Double Play® Big Bang® (S. japonica ‘Tracy’, 2–3 feet tall by 2–3 feet wide, Zones 3–8), a 2020 winner of the KVBC-Award Gold Medal awarded by the Royal Boskoop Horticultural Society trials committee is an example of better new growth.
“It flushes in red and yellow and ages to a nice chartreuse,” LeCompte said. The “bang” is also in the pink flowers, which are exceptionally large.
Double Play® Gold (18–24 inches tall by 16–24 inches high, Zones 3–8) erupts in spring with bright golden foliage that holds all season and is topped with vibrant hot pink summer flowers. LeCompte pairs it with dark-foliaged plants like Jazz Hands Variegated® loropetalum (Loropetalum chinense ‘Irodori’ USPP 27,713), crape myrtle (Lagerstroemia spp.) and dark hollies (Ilex spp.).
In the trial garden, LeCompte claims every visitor stopped in their tracks when coming across Double Play® Painted Lady (S. japonica ‘Minspi’, 24–36 inches tall by 24–36 inches wide, Zones 4–9). The cream and yellow variegation that looks almost painted on.
“It’s a little bit of a slower grower, but it’s worth it for the foliage alone,” he said.
Double Play® Pink (S. japonica ‘SMNSJMFP’, 24–36 inches tall by 24–36 inches wide, Zones 3–8) has a dark red new flush that ages to green, but is known more for its massive amounts of vibrant pink flowers.
Also, Double Play® Red (S. japonica ‘SMNSJMFR’, 24–36 inches tall by 24–36 inches wide, Zones 3–8) is a breakthrough, with the closest red of any spirea, according to LeCompte. Its showy dark burgundy foliage in spring later turns to green.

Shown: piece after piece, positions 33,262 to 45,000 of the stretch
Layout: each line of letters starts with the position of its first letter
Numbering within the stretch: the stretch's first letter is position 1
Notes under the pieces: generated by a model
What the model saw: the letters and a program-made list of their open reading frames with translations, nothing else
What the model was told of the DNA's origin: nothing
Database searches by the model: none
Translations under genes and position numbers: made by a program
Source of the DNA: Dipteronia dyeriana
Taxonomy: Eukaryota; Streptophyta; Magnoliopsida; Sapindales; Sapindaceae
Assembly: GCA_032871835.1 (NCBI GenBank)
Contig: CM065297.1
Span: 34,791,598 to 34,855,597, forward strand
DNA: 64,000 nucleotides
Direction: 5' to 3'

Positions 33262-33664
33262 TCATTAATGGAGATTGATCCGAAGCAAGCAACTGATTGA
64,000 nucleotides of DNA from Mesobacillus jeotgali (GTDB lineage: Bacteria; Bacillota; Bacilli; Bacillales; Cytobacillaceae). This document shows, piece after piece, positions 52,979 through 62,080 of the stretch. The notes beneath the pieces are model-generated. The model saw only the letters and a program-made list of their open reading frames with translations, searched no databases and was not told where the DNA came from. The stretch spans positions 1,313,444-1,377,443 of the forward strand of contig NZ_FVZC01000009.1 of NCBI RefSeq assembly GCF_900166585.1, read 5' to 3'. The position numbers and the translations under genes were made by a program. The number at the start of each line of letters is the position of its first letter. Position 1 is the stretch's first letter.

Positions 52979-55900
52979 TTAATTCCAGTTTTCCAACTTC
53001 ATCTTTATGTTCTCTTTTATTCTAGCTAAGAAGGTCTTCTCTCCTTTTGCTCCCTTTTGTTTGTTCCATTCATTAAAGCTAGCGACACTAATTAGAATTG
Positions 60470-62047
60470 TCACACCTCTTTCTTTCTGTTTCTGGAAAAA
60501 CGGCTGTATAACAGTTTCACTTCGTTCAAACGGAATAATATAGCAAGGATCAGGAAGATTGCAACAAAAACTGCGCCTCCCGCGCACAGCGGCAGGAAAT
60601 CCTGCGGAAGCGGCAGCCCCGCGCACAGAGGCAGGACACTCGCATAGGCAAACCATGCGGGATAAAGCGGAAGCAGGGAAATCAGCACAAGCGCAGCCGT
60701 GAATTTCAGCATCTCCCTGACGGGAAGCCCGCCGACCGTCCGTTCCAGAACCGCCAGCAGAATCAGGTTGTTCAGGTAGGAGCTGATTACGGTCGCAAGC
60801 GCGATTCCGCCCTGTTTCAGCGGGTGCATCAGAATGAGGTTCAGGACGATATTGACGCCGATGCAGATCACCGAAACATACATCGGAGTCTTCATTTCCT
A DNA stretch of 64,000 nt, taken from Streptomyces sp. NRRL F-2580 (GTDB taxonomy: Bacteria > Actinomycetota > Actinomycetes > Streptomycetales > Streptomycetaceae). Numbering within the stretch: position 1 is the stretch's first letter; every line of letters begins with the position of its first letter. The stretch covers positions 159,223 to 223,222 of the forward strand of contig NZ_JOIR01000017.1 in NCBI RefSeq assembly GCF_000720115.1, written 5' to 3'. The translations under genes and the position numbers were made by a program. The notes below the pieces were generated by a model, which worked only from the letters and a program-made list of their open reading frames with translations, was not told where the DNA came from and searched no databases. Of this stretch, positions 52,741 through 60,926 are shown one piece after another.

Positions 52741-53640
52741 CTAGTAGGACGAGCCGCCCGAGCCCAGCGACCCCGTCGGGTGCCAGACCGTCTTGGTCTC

With a solid selection of proven and newer varieties to choose from, we can expect the small to medium-sized shrubs of Japanese spirea to be best-sellers and hardy additions to gardens and landscapes for at least another century.
Tracy Ilene Miller is a freelance writer and editor who covers several topics, including gardening. She can be reached at email@example.com.
Where to find Japanese spireas
Oregon is a great place to buy plants. Nursery Guide is a great place to find them. Simply use our powerful search feature to locate the plants you need and the wholesale growers who offer them. If you are having trouble with your search, try part of the botanical name or common name, or call us at 503-682-5089 for assistance.
NurseryGuide.com currently has growers listing many different types of Japanese spireas, including 10 that are featured in this article. There are also Vanhoutte spireas, Douglas spireas and others as well. This is just a sampling of what you can find on the site with your plant search:
- Spiraea japonica ‘Goldflame’
- Spiraea japonica ‘Little Princess’
- Spiraea japonica ‘Magic Carpet’
- Spiraea japonica ‘Anthony Waterer’
- Spiraea japonica ‘Neon Flash’
- Spiraea japonica ‘Shirobana’
- Spiraea japonica Double Play Red
- Spiraea japonica Froebelii
- Spiraea japonica Double Play Gold
- Spiraea japonica Dakota Goldcharm
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If you grow any spirea and it is not seen here, you can still list it in the Nursery Guide. If it is not in our database, we will add it, including cultural information, description, photos and more. Log in to get started. Contact us at firstname.lastname@example.org if you need help.